As a founder member of Mystery Women in 1997, promoting Crime Fiction has always been my passion.
Following the closure of Mystery Women, a new group was formed on 30th January 2012 promoting crime fiction.
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Published by Orion, 4 July 2013. ISBN:
Fiction, they say, hinges on crisis moments in people’s lives, and
crisis is what the policespend much of
their time dealing with.
I liked most about this book, and what I suspect I’m going to like most about
Denise Mina when I get round to exploring her work further, is the way she
turns crisis into an everyday occurrence without losing any of the drama and
dynamic that makes good crime fiction.
series protagonist D I Alex Morrow is a normal, likeable human being with
flaws, foibles and a life outside being a senior detective. She misses her
year-old twins when she’s at work, has to battle with a reluctant attraction to
a man which might threaten her marriage, has gratifyingly mixed feelings about
her criminal brother. Though she climbs several flights of half-demolished
stairs to view a crime scene, she hates every second of it and doesn’t pretend
otherwise. And she quietly pieces the clues together to come up with the
solution to several murders, and doesn’t baulk when that solution is
politically unpopular, or when someone else gets the credit; she’s never going
to progress beyond detective inspector and has resigned herself to it.
Red Road is set in two time frames,
and Alex Morrow finds herself looking for answers in both. As usual, Glasgow’s
less savoury side is the setting for most of the action, and it comes across
with sometimes sickening clarity – but in a way which makes it seem, if not
exactly ordinary according to most people’s experience, then at least part of
manifestation of Mina’s knack of making her fiction feel as if it really could
happen is that the characters, good and bad, aren’t wholly either. One of the most
sympathetic is revealed as a double murderer early in the narrative; one of the
strangest is a victim; and Morrow finds herself faced with the possibility that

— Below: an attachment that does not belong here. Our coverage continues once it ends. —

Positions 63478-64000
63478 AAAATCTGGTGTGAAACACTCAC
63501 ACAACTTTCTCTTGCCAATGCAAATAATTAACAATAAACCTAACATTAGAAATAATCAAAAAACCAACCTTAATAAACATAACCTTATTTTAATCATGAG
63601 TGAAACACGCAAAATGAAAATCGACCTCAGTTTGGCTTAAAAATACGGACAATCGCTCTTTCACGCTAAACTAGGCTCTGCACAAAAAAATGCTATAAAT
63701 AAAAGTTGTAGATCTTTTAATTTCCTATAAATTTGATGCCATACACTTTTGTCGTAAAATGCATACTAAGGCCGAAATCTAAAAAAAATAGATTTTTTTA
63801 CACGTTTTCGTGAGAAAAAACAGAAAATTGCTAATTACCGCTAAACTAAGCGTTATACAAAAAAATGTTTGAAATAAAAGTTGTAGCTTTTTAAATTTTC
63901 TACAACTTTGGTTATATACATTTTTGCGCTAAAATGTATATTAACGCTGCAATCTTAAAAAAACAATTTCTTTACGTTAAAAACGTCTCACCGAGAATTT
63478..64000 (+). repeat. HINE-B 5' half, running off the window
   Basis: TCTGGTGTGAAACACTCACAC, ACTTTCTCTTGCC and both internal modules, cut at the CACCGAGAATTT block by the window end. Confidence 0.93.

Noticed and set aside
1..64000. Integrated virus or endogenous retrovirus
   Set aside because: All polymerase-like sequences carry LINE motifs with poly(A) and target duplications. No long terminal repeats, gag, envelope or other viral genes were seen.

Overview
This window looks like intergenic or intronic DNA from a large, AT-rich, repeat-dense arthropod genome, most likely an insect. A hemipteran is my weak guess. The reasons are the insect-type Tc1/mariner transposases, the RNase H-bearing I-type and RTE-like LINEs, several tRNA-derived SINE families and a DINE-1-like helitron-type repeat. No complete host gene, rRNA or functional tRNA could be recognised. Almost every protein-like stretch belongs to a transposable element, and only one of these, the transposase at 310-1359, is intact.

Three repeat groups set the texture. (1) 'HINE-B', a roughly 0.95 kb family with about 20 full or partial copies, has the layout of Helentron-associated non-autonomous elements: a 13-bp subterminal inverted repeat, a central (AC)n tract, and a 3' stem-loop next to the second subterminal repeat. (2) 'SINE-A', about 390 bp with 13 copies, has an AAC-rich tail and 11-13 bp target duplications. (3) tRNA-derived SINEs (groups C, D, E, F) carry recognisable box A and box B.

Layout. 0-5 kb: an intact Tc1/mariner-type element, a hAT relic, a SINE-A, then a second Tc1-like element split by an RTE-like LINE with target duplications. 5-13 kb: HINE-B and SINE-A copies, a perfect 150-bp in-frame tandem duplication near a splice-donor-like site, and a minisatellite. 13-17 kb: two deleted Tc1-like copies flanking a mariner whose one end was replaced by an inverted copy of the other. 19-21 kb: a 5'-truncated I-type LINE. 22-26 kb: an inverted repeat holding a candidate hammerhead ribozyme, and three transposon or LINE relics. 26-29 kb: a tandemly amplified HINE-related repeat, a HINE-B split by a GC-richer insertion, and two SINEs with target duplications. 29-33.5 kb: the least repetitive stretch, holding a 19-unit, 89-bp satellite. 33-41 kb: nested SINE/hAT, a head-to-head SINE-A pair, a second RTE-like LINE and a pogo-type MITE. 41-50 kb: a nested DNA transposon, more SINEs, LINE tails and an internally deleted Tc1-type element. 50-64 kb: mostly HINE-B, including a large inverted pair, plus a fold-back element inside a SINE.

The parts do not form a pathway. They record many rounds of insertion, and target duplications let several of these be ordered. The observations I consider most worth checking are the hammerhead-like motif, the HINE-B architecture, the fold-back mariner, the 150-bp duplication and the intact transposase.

a thoroughly unpleasant convicted criminal night not be guilty after all.
for most of us, crime doesn’t form part of our daily routine, but for some
sections of the police force it’s exactly that. Denise Mina never loses sight
of this – but neither does she turn her back on the first requirement of the
kind of good fiction she sets out to write: to engage, inform and entertain.
Reviewer: Lynne Patrick
Denise Mina was born in Glasgow in 1966. Because of her father's
job as an engineer, the family followed the north sea oil boom of the seventies
around Europe, moving twenty one times in eighteen years from Paris
to the Hague, London,
Scotland and Bergen. She left school
at sixteen and did a number of poorly paid jobs: working in a meat factory, bar
maid, kitchen porter and cook. Eventually she settled in auxiliary nursing for
geriatric and terminal care patients. At twenty one she passed exams, got into
study Law at Glasgow University and went on to research a PhD thesis at
Strathclyde University on the ascription of mental illness to female offenders,
teaching criminology and criminal law in the mean time. Misusing her grant she
stayed at home and wrote a novel, Garnethill
when she was supposed to be researching and writing her thesis.Garnethill
won the Crime Writers' Association John Creasy Dagger for the best first crime
novel and was the start of a trilogy completed by Exile and Resolution. A
fourth novel followed, a stand alone, named Sanctum
in the UK and Deception in the US. In 2005 The Field of Blood was published, the
first of a series of five books following the career and life of journalist
Paddy Meehan from the newsrooms of the early 1980s, through the momentous
events of the nineteen nineties. The second in the series was published in
2006, The Dead Hour and the third, The Last Breath in the UK and Slip
of the Knife in the US.Still
Midnight, the first of the Alex
Morrow books was followed by The End of
the Wasp Season.
Lynne Patrick has been a writer ever since she could pick up a pen,
and has enjoyed success with short stories, reviews and feature journalism, but
never, alas, with a novel. She crossed to the dark side to become a publisher
for a few years, and is proud to have launched several careers which are now
burgeoning. She lives on the edge of rural Derbyshire in a house groaning with
books, about half of them crime fiction.